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Pentagon To Investigate US Military’s Alleged Secret Internet Influence Campaigns

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The Pentagon has ordered an audit of the U.S. military’s recent efforts to spread pro-U.S. information through fake social media accounts, the Washington Post reported Monday.

Twitter and Facebook had repeatedly taken down accounts they suspected had direct ties to U.S. military branches, including U.S. Central Command (CENTCOM), an investigation from Stanford University and Graphika in August found. Undersecretary for Defense Policy Colin Kohl on Tuesday directed the U.S. military commands that conduct online information warfare to submit a report on clandestine influence activities in October, the Post reported, citing officials familiar with the matter.

The military’s information operations uphold “national security priorities” and are beholden to existing U.S. policy and laws, Air Force Brig. Gen Pat Ryder told the Post. “We are committed to enforcing those safeguards,” he added.

The review seeks to determine what types of internet information operations the military is conducting, who they are targeting, what tools are being used and why and whether the operations were successful, according to the Post.

The White House, State Department and some Defense Department officials expressed concern over the alleged violation of Twitter and Facebook rules by the U.S. military, the Post reported, citing defense and administration officials familiar with the matter.

Twitter de-platformed at least 173 accounts purporting to represent individuals or media outlets between March 2012 and August 2022 thought to originate in the U.S. or Great Britain, according to Stanford and Graphika’s report. Facebook’s parent company Meta also removed 39 Facebook profiles, 16 pages, two groups and 26 Instagram accounts, which it attributed to the U.S.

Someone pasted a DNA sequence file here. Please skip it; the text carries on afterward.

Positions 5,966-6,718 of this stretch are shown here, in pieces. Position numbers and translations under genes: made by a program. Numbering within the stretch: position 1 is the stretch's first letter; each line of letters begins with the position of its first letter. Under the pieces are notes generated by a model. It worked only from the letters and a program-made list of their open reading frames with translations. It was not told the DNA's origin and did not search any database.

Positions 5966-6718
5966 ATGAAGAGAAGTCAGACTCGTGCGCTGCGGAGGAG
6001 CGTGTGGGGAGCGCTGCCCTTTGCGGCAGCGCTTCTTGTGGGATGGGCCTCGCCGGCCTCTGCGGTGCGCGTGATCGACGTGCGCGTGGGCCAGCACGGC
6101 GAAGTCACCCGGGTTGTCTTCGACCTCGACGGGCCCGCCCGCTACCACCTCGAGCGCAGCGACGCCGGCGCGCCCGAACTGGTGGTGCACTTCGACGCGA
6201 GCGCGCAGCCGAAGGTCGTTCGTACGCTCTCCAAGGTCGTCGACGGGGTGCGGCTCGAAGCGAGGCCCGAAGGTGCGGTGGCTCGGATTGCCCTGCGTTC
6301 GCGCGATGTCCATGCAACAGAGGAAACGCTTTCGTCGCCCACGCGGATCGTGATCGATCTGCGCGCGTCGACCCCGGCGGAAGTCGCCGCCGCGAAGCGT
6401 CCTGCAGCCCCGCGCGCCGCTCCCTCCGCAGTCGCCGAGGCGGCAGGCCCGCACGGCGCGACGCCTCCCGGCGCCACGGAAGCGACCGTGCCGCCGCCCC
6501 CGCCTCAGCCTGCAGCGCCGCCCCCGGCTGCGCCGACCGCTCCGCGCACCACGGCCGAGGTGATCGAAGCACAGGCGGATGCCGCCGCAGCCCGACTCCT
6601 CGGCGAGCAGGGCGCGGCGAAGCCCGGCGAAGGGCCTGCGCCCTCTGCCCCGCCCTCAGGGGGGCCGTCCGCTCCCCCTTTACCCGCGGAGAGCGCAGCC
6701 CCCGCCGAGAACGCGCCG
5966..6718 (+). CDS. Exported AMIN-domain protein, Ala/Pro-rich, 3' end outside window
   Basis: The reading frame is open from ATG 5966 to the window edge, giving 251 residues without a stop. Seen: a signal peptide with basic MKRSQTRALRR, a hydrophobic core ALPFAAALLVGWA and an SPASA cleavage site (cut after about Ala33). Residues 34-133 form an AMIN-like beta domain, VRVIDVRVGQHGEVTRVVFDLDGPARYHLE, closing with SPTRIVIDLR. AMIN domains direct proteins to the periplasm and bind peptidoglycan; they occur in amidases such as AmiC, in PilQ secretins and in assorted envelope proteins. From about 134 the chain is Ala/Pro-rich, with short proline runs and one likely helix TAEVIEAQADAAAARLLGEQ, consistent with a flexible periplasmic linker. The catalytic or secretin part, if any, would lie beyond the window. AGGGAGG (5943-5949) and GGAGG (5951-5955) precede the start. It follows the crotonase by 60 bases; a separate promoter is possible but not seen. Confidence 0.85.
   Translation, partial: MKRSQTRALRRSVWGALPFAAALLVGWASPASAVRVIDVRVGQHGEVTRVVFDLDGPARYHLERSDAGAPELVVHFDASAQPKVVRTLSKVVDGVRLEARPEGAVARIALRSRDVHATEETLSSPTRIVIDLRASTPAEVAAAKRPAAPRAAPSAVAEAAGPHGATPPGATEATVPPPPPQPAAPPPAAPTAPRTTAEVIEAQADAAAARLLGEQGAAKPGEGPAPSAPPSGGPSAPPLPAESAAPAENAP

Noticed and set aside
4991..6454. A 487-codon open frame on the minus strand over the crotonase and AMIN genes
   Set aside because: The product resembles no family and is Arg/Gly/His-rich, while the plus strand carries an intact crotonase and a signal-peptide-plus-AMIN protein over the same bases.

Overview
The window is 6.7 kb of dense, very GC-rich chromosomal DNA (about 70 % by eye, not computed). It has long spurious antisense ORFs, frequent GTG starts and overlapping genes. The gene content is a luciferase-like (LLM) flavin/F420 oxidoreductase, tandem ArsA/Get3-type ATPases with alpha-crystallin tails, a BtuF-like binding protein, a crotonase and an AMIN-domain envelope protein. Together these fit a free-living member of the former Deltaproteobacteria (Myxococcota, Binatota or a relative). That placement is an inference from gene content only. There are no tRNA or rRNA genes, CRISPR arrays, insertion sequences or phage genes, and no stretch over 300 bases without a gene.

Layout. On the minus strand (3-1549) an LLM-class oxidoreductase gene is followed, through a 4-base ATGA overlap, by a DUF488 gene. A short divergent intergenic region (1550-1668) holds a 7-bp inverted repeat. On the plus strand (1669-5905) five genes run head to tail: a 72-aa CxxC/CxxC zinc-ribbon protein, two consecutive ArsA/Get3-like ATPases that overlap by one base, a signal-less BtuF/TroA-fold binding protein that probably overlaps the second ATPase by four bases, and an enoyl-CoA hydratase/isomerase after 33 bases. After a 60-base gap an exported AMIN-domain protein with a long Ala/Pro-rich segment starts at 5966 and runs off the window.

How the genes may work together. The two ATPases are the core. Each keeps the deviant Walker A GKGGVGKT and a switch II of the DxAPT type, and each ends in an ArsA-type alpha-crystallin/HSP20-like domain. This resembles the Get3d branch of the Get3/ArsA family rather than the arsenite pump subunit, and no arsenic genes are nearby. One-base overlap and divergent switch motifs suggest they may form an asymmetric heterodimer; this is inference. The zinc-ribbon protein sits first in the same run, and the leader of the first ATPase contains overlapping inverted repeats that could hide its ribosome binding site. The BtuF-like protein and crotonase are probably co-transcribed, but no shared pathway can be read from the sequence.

Many of the accounts were taken down within the past three years, U.S. officials told the Post. Some accounts decried Russia’s “imperialist” war in Ukraine, although the report found that in general most profiles did not receive much engagement on their respective social media platforms.

Researchers did not find any conclusive connection to the U.S. military. However, the accounts demonstrated a heavy focus on events in Central Asia and the Middle East, overlapping with CENTCOM’s area of responsibility.

In 2020, Facebook took down fake Arabic, Farsi and Urdu-speaking accounts attributed to CENTCOM that spread information countering China’s claims that the coronavirus had emerged from a U.S. Army lab in Fort Detrick, Md., officials familiar with the matter told the Post.

CENTCOM has not commented on its use of social media accounts to manipulate viewers. Such activities would put the U.S. in line with Russia, China and Iran, known for their widespread use of bots and state-controlled social media personas in an attempt to sway audience opinions on sensitive issues, and would “absolutely be a violation of doctrine and training practices,” a defense official told the Post.

“Our adversaries are absolutely operating in the information domain,” another senior defense official told the Post. “Ceding an entire domain to an adversary would be unwise, but we need stronger policy guardrails.”

The Pentagon, CENTCOM, Facebook and Twitter did not immediately respond to the Daily Caller News Foundation’s requests for comment.

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